Last month, numerous historic markers throughout Putnam County were reinstalled after having been restored by individuals involved with the Community Work Program out of the Putnam County Sheriff’s Office’s corrections division.
The marker restoration project, led by Corrections Officer Matt Amato and County Historian Jennifer Cassidy, is an ongoing project that seeks to restore curb appeal to Putnam and provide incarcerated individuals with a sense of purpose in contributing to the beautification of the county.
“The restoration of these historic markers is a significant contribution to preserving our county’s rich history,” said Cassidy. “I can’t thank CO Amato and his team enough for their participation in helping to educate the public. I’m grateful for their dedication and for the community’s generous donations to help subsize the projects.”
The Community Work Program’s marker restoration initiative was originally overseen by Corrections Officer James Seem, but was abandoned in 2014 following his passing. Years later, during the early days of the COVID-19 pandemic, Amato approached the Putnam County Historian’s Office with the proposal to resurrect the project.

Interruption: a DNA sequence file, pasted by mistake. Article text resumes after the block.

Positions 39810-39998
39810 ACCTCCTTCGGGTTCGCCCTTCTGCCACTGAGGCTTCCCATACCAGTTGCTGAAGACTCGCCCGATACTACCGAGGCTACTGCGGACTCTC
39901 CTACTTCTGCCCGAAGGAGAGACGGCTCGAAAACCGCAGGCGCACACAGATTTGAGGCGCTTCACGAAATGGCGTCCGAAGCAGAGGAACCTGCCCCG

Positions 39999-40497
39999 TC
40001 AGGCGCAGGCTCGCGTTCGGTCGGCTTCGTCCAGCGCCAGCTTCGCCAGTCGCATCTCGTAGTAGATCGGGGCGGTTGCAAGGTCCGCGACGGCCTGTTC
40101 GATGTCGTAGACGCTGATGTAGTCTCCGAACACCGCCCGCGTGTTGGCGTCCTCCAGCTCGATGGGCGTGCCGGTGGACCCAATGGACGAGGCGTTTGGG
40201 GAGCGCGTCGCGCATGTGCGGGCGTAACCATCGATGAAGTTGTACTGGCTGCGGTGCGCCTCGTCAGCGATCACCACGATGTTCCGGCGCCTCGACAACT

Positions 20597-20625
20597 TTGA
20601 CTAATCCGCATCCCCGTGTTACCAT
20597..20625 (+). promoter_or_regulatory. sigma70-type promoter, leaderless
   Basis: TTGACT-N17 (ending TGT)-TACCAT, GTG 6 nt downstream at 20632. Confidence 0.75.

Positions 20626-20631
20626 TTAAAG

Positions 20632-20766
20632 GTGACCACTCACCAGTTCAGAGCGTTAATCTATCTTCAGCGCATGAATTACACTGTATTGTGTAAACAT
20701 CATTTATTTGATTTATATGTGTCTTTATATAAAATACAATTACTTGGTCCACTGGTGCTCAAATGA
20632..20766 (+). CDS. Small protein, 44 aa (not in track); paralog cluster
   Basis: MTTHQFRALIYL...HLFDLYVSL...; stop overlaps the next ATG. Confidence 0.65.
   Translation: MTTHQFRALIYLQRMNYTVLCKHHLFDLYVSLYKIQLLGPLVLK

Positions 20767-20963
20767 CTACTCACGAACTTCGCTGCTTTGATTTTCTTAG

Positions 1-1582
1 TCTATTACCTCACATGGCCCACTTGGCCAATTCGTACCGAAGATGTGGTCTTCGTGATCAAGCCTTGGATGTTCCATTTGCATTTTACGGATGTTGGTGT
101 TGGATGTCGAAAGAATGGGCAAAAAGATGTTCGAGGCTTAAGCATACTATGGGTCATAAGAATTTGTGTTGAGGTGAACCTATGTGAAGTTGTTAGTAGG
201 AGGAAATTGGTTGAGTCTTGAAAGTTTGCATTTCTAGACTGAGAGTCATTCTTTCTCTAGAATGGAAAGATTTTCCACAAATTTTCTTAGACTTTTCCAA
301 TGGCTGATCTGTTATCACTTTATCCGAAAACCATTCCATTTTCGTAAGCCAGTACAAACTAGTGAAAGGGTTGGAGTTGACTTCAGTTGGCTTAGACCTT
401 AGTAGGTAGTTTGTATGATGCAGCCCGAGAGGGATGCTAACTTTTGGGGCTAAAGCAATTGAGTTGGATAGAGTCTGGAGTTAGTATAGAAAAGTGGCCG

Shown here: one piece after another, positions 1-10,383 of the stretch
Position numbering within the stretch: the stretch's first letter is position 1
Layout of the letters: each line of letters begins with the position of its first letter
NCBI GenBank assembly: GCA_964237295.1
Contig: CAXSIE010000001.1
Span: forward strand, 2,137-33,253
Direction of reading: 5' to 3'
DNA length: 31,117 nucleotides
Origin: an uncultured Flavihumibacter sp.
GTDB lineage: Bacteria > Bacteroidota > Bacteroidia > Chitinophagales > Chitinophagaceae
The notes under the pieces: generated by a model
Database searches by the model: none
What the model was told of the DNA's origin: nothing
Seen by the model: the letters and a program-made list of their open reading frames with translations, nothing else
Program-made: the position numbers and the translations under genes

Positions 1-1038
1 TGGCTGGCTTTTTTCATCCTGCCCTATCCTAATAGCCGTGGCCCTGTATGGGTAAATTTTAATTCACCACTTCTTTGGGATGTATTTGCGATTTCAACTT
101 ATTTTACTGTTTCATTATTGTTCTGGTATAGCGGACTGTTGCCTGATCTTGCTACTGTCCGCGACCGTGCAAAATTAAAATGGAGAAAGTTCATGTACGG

“The commitment and dedication by CO Amato and all the officers that continue to assist in the work being done by our Community Work Program should be lauded,” said Sheriff Kevin McConville. “This is exactly the kind of work our corrections division should be engaging in when given the opportunity. Excellent job done by all those individuals involved, and I look forward to seeing more markers go up in the future.”
“I commend Sheriff McConville and his team, our county historian, and all those involved in the Community Work Program for their hard work to restore these tangible representations of our county’s incredible history,” said County Executive Kevin Byrne. “The markers are a great point of pride for Putnam County that not only educate residents, but also promote heritage tourism.”
Putnam is home to more than 200 historic markers and memorials. The first historic markers were created and dedicated in the 1930s by the New York State Department of Education. Since 2020, more than 30 of them have been removed, sandblasted, painted and replaced.